Aereo CEO Says Lawsuits Are Threats to 'Entire Industries'
He claims that the implications of copyright disputes from television broadcasters go beyond his company.
At a Goldman Sachs investor conference on Tuesday, Aereo CEO Chet Kanojia was asked to address the copyright lawsuits from television broadcasters that have dogged the company since its launch in March 2012.
In response, Kanojia highlighted the stakes.
"To stop Aereo, you'd be stopping entire industries," he said.
The specific issue in the court battles is public performance under copyright law. Kanojia maintains that Aereo's system of capturing a television signal via antennae and transmitting it to a subscriber's digital devices is private in nature.
He points to a 2008 appellate decision concerning Cablevision's remote-DVR as justification for his belief. That decision, he says, made it possible for Google Drive to store music. He believes that if broadcasters ultimately prevail against his company, it'll mean an unwinding of precedent that will have ramifications for others.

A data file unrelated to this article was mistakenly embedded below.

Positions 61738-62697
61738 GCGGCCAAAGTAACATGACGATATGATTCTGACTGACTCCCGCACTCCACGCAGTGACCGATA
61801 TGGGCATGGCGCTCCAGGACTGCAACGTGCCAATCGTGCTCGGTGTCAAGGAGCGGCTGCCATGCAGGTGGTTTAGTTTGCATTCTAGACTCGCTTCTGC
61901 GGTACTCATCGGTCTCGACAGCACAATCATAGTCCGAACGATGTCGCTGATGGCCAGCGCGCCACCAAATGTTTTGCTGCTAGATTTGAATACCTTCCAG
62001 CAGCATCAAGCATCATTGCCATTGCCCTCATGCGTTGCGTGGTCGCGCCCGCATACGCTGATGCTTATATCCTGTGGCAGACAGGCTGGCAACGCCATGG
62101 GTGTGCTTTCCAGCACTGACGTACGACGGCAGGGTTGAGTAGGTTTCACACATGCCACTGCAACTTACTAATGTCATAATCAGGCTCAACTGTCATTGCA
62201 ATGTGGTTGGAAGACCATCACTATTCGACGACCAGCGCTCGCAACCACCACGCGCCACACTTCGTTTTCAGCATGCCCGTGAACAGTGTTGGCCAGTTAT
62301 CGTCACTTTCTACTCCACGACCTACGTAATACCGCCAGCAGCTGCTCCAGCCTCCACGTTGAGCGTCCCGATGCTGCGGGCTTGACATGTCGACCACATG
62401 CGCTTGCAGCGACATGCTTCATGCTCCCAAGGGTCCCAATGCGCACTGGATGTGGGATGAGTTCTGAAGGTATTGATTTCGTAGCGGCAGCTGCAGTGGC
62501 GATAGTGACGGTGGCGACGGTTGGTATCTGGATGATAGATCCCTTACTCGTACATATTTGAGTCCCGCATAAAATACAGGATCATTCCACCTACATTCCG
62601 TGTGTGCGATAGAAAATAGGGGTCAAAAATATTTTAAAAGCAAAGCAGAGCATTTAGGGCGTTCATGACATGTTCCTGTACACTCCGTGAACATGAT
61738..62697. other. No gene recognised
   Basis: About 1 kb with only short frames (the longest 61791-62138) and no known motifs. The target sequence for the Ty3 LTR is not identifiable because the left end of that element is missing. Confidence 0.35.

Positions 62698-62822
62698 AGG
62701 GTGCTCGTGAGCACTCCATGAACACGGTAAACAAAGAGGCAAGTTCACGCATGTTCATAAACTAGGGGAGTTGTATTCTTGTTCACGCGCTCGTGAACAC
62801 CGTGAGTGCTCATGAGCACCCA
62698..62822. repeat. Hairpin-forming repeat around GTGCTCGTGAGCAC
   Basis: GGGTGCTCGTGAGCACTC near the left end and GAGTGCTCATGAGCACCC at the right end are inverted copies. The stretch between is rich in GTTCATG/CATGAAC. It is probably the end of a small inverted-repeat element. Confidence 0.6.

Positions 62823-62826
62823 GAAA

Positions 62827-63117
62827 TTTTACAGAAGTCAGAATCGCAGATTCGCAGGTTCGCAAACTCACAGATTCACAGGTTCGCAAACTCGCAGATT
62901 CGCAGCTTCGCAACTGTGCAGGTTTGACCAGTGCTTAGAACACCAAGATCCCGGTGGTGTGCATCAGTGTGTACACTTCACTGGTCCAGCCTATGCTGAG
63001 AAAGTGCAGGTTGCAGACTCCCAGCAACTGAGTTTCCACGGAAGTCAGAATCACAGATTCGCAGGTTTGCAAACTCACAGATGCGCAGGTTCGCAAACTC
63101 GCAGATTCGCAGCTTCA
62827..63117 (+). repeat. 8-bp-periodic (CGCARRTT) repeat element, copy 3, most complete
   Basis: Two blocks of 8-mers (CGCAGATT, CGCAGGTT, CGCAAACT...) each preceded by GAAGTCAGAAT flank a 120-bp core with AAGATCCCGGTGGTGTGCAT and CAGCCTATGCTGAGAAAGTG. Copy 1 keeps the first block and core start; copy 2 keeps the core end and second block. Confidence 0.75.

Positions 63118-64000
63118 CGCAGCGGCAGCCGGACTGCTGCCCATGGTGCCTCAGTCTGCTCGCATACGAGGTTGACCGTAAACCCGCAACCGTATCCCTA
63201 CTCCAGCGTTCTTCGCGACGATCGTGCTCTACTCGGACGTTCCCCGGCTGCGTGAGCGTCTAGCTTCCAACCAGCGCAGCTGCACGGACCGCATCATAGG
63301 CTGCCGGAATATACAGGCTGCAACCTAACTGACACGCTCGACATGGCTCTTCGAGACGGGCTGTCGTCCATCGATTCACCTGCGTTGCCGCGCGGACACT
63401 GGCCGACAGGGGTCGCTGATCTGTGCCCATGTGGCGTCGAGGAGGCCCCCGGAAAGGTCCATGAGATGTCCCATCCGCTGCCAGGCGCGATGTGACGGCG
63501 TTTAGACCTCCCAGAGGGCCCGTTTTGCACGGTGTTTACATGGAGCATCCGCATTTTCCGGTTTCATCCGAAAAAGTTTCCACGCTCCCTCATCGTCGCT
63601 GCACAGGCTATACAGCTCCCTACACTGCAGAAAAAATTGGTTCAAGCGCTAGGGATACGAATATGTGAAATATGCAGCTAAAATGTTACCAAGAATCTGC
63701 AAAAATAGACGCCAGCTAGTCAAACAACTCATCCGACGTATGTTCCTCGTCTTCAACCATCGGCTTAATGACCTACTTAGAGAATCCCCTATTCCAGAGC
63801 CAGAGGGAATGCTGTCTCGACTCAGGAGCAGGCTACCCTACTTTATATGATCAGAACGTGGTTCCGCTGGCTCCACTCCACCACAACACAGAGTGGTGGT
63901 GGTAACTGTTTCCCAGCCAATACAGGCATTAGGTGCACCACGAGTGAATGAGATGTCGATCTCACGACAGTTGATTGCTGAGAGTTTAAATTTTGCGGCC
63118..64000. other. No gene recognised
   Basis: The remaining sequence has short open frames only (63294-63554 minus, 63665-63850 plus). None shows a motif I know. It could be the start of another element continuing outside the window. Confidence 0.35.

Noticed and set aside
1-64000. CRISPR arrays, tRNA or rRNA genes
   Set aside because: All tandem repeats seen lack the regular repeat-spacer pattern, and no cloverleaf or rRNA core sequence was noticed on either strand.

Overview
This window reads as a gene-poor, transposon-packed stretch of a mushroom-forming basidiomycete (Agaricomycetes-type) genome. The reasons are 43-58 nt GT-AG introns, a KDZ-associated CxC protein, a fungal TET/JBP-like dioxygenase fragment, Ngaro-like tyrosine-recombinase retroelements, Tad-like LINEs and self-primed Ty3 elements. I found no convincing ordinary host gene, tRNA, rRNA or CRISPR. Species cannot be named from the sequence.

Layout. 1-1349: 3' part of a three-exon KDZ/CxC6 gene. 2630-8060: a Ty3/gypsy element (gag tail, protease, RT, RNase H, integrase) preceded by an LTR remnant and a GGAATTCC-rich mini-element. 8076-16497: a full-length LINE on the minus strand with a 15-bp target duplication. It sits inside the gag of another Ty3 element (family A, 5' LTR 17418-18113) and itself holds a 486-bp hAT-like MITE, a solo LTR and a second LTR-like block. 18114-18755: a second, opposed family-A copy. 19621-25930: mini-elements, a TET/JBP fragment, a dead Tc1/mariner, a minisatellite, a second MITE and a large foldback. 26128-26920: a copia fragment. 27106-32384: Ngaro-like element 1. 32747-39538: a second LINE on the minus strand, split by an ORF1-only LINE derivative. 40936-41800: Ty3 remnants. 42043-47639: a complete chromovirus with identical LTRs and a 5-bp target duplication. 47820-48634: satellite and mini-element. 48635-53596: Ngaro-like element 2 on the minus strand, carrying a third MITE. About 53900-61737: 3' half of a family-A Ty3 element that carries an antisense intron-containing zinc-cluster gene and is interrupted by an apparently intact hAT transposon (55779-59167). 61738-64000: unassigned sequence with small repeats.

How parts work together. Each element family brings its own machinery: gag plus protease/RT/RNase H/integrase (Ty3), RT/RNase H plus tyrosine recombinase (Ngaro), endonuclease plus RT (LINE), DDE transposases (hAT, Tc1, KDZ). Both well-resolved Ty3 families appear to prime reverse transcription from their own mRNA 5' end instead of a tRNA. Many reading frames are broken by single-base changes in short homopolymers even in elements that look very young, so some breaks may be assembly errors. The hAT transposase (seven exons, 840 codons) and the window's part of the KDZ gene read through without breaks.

"The implication of not allowing private performance means there is more people going to pay performance licenses," he says, predicting opposition to his company could be a threat to larger entertainment companies working on cloud DVR services.
At the conference, Kanojia also announced that Aereo would soon be launching in Columbus, Cincinnati, Indianapolis and San Antonio, continuing the company's slow nationwide rollout. Aereo still hasn't released subscriber numbers, but it is likely benefiting from all the news coverage of its expansion. Kanojia did say that subscriber levels have jumped tenfold in the last few months.
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